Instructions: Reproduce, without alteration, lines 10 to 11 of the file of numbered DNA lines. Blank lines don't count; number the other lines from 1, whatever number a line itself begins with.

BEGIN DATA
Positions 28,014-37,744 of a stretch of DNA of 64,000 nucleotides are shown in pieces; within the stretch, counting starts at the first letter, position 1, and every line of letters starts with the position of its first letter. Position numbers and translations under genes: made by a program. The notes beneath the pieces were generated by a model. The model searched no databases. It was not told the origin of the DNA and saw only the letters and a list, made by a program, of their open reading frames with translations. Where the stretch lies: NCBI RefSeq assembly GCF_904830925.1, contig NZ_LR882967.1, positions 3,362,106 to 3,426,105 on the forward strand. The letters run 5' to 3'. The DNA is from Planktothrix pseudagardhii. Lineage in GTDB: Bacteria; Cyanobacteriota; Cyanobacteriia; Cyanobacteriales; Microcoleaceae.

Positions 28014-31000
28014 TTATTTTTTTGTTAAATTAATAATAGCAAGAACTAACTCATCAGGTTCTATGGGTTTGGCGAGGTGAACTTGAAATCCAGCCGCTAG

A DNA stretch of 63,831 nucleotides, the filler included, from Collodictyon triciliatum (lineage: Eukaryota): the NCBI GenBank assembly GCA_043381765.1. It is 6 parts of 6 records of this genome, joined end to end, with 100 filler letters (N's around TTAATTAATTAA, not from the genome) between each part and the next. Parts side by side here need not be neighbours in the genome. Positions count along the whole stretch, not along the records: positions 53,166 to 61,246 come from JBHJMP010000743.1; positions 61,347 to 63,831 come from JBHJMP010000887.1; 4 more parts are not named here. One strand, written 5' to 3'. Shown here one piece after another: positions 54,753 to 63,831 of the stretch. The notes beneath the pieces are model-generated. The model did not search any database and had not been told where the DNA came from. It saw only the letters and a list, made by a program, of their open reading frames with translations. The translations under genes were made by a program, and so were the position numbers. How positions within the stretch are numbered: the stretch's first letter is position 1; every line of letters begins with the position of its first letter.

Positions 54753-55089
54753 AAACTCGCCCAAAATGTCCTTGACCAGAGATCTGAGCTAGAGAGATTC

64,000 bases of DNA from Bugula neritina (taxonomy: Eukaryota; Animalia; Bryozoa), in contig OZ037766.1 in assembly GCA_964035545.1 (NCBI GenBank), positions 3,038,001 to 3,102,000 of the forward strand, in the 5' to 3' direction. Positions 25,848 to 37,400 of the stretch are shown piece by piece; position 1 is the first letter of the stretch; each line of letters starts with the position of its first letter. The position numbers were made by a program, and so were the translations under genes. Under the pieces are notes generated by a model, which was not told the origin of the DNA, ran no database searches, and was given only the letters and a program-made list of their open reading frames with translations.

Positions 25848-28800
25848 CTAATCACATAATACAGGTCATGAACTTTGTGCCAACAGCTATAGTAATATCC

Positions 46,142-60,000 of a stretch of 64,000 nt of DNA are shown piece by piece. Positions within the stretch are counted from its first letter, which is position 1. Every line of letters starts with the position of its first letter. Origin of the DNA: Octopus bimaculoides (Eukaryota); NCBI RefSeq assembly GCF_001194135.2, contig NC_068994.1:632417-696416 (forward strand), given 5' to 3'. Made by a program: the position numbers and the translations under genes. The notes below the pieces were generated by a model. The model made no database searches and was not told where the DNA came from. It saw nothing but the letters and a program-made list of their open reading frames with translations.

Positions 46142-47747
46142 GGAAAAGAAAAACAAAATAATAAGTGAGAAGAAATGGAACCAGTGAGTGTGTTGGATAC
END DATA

Positions 46,142-60,000 of a stretch of 64,000 nt of DNA are shown piece by piece. Positions within the stretch are counted from its first letter, which is position 1. Every line of letters starts with the position of its first letter. Origin of the DNA: Octopus bimaculoides (Eukaryota); NCBI RefSeq assembly GCF_001194135.2, contig NC_068994.1:632417-696416 (forward strand), given 5' to 3'. Made by a program: the position numbers and the translations under genes. The notes below the pieces were generated by a model. The model made no database searches and was not told where the DNA came from. It saw nothing but the letters and a program-made list of their open reading frames with translations.

Positions 46142-47747